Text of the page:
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Do or Delegate


One of the basics of Modern Management 101 is to learn how to delegate and then do it as often as you can. At least thatís the theory. In the real world managers are trying desperately to put this theory into practice but we canít seem to find anyone who will actually do what we want. People donít really want to follow our directions but want to set out on their own. Maybe itís the generational changes in todayís workplace or maybe we are just not doing it right but many managers are wondering if delegation really is a failed management strategy.

Brian W Pascal
President
We may not have any choice about whether to continue on with delegation as a major management tool because we just donít have the time to carry out all of the responsibilities that have been assigned to the management category, but it may be worthwhile to reexamine delegation before we discard what should be a valuable management resource.

First of all delegation comes from Latin ďde+legareĒ which translates as to send. But we all know that delegating really means letting go. We may send or assign a task to someone but we are actually letting go of our responsibility for it. Thatís a difficult thing to do for many managers and there are a dozen reasons why we may not feel comfortable in delegating a particular task. Usually they relate to the person or persons that we are considering for delegation and the concerns range from whether the person is qualified, has time to do it, or the biggie: whether or not you can trust the person to carry the duty out.

We may not be able to fix the particular problem with those whom we are trying to delegate to, but we may be able to examine and amend our own behaviour as delegators. If our directions are not as clear as they should be then itís no wonder that the end product is less than ideal. And if we change our minds on what we would like from task to task or project to project then it shouldnít be surprising that we end up with uneven results.

But most of us fail at the important task of delegating because we either think we can do the job better ourselves or because we not believe that others will live up to our standards. On the first point we are probably correct. As managers we have probably done a similar task many times in the past and we know what works and what will likely screw up. We also have a clear vision of what we want to see done because we have spent at least some time in thinking about or conceiving the project that needs to happen.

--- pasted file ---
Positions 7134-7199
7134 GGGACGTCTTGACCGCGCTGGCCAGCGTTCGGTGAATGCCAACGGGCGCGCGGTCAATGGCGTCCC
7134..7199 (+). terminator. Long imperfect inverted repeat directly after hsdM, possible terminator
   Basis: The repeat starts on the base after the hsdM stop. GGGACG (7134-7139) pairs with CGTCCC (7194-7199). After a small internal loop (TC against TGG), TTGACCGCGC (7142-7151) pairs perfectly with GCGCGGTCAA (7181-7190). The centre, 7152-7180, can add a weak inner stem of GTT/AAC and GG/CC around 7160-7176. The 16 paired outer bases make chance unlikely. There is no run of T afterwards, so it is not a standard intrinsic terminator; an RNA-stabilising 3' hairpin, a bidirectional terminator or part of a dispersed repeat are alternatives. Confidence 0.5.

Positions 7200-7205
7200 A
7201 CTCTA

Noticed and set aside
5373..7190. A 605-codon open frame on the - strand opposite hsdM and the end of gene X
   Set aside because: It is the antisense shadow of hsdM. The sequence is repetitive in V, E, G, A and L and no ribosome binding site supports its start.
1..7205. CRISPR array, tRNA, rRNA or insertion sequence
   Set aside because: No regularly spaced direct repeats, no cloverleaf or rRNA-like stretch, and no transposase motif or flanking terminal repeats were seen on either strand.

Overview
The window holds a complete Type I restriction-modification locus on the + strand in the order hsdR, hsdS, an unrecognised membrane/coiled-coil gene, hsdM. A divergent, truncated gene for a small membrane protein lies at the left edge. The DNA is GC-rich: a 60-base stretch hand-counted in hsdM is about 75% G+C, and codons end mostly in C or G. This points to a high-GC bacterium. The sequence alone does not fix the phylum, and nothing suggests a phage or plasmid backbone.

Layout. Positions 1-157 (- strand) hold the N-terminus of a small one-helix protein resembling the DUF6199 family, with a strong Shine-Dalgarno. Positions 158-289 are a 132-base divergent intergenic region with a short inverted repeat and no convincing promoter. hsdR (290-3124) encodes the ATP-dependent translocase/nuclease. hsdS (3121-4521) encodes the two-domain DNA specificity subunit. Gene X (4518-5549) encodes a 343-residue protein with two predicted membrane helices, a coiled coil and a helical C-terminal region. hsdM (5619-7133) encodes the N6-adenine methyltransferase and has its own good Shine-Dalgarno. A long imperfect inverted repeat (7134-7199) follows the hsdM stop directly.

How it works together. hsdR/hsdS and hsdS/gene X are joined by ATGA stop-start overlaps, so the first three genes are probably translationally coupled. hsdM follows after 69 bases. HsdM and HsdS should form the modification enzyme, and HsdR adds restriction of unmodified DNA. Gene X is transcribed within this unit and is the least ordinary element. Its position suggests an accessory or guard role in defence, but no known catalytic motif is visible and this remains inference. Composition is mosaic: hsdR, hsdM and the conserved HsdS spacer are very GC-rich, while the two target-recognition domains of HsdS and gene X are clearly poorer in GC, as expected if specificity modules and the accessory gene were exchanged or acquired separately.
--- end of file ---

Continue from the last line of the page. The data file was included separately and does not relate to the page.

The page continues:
In regards to the second point, our lack of faith in others, we may have good reasons to believe that the person who messed up the last job might well do the same again. But part of our job as managers is to give our staff one, two, or more opportunities to succeed. That might involve them making mistakes along the way but unless we let them try then not only will they never learn but we will be stuck with doing the task ourselves into eternity. A little bit of this may also involve an innate belief that some of us hold that ďthey will just not get itĒ. Once again, this may be true, but if we do not believe that they will succeed they will soon get the message that we believe they will fail and that belief can become a self-fulfilling prophesy.

This can also lead to one of the biggest failings in delegation that a manager can do. That is to delegate the work to someone but to jump back in and take it back if you donít think that the person is on the right track or if their progress is less than desired in the time that you have allotted. This may be absolutely necessary in some situations but in most cases it shows a lack of confidence that many employees will never recover from. It may take a lot of patience and self control to let a delegated project play itself out but if the manager can he or she just might find that they have found another resource to delegate to in the future.

Delegation is not an easy part of a managerís job but given todayís workload it is almost an essential one. It will take time, effort and a lot of patience to master but unless you want to handle everything yourself you just may not have any choice. It may be a flawed management strategy but until someone comes up with a better one itís the best we have.


CPTA





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